Data storage technology continues to advance with every passing year, but some of the latest offerings may not be as good of a choice as they first seem. With that in mind, today’s SuperUser Q&A post discusses the pros and cons of M-Discs to help a curious reader make the best choice for storing his data.
Today’s Question & Answer session comes to us courtesy of SuperUser—a subdivision of Stack Exchange, a community-driven grouping of Q&A web sites.
SuperUser reader munish wants to know if M-Discs are more reliable than other forms of storage:
I came across M-Discs that boast a lifespan of 1,000 years and resistance to harsh environmental conditions. Is this based on some new technology or is it just the same technology as the other discs with approximately five year life spans for data protection? There is a 100 GB version of this I saw on Amazon.
Are M-Discs more reliable than other forms of storage?
SuperUser contributor Dmitry Grigoryev has the answer for us:
A theoretical lifespan of 1,000 years is actually not that big of a deal. Factory produced CD-ROMs which were replicated from a master disc are expected to last for 100 years or more, but of course you cannot put your data on these. Next come gold-plated CD-R and DVD-R discs which are supposed to last for about 100 to 200 years according to the manufacturers’ claims. Those claims are based on accelerated aging tests, just like with M-Discs, so for me, they sound just as valid.
I still have my CD-Rs that I recorded on 20 years ago, so the lifespan of regular CD-R discs is not five years like you said, unless perhaps you go for the cheapest ones. But if you have really found that discs which should last 100 years only last five years in your environment, I would reasonably expect that a 1,000 year lifespan disc should last about 50 years.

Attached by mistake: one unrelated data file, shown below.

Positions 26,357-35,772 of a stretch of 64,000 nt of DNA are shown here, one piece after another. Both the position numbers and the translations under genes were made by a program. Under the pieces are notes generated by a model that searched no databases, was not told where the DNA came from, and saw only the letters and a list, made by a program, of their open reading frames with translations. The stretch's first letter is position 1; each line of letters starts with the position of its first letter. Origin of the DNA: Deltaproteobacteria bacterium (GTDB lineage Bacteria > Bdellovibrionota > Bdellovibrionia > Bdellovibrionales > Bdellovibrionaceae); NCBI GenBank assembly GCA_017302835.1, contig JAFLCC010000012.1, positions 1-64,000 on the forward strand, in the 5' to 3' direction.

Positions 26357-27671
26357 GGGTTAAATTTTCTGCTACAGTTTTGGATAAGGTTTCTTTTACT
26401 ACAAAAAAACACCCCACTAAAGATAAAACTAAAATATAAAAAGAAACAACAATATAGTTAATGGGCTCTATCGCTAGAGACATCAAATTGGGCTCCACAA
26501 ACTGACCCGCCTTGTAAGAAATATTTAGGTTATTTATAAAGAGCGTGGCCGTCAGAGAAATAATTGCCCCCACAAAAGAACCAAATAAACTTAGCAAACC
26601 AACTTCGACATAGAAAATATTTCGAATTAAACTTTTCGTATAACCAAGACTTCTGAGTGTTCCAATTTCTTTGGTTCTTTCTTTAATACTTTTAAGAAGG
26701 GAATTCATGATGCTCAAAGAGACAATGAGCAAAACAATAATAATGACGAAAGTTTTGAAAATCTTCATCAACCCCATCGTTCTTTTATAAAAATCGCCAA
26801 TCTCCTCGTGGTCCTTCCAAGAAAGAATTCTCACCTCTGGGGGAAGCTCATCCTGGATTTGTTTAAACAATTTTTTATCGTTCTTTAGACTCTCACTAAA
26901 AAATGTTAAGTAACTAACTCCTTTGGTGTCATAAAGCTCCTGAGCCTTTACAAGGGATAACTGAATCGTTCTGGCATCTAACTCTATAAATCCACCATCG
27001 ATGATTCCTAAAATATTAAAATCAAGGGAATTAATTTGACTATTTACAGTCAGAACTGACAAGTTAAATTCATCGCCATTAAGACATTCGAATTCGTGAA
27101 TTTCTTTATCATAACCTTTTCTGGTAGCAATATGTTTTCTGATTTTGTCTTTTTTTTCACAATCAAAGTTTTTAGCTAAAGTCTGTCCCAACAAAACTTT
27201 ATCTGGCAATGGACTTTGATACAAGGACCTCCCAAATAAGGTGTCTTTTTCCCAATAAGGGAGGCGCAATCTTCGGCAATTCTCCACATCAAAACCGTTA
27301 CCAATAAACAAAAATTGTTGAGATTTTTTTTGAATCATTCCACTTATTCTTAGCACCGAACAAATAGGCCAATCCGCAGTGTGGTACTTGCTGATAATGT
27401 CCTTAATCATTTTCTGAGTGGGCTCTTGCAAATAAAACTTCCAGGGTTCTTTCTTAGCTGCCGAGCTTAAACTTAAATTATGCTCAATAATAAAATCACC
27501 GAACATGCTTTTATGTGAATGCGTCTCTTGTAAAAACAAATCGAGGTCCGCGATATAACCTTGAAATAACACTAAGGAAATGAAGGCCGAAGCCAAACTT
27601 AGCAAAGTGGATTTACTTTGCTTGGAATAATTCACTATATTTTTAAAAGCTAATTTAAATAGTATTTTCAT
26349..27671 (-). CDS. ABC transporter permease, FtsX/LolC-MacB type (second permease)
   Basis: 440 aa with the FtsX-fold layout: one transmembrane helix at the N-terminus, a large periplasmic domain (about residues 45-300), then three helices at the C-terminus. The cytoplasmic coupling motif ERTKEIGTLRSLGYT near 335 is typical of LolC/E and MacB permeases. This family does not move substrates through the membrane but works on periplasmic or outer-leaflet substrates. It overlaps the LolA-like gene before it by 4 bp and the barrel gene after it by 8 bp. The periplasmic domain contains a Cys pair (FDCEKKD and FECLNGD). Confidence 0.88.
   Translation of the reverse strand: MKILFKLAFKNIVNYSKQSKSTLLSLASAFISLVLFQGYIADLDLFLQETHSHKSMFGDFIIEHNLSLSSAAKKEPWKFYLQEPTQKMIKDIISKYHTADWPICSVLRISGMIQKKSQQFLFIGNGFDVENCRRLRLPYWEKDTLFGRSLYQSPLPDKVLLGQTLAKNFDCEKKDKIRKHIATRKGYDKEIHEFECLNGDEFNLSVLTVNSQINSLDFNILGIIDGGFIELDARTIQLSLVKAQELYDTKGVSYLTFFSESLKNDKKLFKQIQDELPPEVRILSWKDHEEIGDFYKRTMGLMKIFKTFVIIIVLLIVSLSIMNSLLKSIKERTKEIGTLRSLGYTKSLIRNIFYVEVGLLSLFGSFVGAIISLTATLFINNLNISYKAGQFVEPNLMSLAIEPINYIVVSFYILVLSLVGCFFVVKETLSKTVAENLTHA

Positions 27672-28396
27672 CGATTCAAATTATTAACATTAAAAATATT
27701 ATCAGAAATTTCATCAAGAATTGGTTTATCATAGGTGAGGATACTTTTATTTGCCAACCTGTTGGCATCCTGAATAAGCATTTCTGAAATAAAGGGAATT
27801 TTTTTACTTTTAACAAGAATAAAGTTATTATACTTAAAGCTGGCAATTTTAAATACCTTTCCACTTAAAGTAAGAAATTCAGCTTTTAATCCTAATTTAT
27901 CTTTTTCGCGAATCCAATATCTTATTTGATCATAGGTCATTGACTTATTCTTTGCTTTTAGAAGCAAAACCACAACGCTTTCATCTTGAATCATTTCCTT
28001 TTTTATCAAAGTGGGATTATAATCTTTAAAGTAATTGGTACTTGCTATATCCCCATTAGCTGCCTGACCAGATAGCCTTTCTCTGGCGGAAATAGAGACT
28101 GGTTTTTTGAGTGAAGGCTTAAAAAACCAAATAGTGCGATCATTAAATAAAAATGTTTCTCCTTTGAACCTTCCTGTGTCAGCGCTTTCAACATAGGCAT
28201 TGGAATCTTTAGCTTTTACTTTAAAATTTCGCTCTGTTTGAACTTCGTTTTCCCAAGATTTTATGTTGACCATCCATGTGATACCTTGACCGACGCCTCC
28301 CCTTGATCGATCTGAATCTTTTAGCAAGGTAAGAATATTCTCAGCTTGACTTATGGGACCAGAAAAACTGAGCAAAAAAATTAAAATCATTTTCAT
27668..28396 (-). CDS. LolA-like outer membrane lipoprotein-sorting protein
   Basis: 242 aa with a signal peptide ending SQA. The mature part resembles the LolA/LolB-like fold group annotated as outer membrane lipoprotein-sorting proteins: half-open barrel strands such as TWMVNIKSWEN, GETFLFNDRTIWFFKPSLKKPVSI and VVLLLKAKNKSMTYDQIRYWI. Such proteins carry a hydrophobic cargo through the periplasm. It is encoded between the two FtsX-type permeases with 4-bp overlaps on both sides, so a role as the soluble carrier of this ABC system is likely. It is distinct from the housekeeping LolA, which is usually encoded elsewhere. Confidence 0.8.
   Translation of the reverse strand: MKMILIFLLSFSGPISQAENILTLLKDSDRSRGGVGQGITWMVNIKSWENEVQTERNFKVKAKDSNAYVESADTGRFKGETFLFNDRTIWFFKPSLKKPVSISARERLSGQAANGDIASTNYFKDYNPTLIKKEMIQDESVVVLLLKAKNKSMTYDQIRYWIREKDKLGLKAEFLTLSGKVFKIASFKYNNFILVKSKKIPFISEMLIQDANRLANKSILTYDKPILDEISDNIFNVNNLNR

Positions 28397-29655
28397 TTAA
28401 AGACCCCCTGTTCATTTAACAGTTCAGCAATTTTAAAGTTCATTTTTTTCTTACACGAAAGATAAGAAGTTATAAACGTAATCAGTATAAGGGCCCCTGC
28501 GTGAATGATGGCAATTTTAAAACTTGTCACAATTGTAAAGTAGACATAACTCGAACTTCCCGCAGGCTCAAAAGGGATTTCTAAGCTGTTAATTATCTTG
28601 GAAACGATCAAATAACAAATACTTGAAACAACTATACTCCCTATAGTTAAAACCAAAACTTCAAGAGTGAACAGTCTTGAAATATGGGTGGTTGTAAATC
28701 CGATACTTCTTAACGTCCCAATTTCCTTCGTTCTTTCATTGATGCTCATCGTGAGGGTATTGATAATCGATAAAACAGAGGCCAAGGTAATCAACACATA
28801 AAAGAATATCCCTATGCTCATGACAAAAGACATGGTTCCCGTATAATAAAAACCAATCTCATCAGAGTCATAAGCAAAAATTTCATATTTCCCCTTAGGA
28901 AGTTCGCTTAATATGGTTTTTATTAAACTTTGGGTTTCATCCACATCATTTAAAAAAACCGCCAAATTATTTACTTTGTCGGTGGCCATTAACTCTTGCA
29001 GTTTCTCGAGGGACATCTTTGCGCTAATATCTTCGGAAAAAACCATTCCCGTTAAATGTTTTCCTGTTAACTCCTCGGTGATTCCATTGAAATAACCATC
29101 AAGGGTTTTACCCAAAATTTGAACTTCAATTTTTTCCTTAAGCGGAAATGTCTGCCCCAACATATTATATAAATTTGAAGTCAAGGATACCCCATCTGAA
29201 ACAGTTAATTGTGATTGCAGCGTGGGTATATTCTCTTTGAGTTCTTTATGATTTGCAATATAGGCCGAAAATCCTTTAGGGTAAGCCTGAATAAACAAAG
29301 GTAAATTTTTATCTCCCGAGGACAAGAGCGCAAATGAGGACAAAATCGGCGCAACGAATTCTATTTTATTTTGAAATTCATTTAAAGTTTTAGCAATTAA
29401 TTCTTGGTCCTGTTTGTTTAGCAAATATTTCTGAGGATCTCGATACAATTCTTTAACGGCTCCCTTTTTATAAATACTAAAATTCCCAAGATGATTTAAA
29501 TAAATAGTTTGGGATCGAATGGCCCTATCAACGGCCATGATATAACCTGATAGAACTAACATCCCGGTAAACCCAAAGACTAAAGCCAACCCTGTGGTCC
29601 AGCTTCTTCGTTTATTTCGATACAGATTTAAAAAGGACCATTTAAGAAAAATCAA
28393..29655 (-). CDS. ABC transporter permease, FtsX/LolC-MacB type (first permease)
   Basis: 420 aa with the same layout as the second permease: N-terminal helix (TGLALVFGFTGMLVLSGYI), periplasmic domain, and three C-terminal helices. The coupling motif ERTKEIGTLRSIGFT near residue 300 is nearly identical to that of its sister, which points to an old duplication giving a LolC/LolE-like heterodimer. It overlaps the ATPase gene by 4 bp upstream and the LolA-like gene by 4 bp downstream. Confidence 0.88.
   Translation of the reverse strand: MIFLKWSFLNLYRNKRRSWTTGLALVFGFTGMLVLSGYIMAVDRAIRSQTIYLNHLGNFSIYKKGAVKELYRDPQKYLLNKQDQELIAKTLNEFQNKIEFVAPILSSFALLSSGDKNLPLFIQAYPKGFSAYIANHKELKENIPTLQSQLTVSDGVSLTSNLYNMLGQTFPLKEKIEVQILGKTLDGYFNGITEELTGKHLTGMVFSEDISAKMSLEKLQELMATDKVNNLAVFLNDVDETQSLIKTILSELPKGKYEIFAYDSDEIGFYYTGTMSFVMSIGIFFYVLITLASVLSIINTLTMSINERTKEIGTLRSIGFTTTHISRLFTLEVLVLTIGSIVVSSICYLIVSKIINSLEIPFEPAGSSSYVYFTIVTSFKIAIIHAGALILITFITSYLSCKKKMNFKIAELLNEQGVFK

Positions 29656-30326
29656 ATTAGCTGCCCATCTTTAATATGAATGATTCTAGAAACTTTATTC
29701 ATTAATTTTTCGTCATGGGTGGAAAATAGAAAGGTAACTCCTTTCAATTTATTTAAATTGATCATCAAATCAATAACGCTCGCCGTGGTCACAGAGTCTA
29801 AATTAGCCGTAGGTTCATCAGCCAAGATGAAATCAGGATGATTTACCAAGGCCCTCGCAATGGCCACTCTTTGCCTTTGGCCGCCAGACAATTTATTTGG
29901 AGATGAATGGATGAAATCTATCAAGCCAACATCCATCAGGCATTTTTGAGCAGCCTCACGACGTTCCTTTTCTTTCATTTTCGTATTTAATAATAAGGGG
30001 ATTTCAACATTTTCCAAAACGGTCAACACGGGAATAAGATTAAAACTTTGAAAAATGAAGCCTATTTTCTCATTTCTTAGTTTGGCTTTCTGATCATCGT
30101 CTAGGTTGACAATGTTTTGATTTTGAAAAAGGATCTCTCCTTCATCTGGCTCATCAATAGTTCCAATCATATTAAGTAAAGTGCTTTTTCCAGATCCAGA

The real problem your descendants are likely to encounter in 100 years (let alone 1,000 years) is to find the equipment needed to read the old discs you have left behind. Typical CD and DVD drives are designed to last for five to ten years of normal usage and have perhaps 15 to 30 years of shelf life. It is hard to predict how many more years CDs and DVDs will remain in use, but they will disappear eventually, and then your descendents will have a hard time reading those discs no matter how much you have paid for them.
Personally, I keep my data on a couple of hard drives and copy it over to newer ones every ten years or so. Sure, I would need 200 hard drives over the course of 1,000 years, but I will never encounter trouble reading my backups on modern computers and the capacity will keep growing over time, accommodating new data. If I decided to use M-Discs instead, I would have to buy new discs for new data ($30 for 50 GB on Amazon) every year, so it would be more expensive and my old M-Discs would still age.
Have something to add to the explanation? Sound off in the comments. Want to read more answers from other tech-savvy Stack Exchange users? Check out the full discussion thread here.
Image Credit: Freejpg (Flickr)
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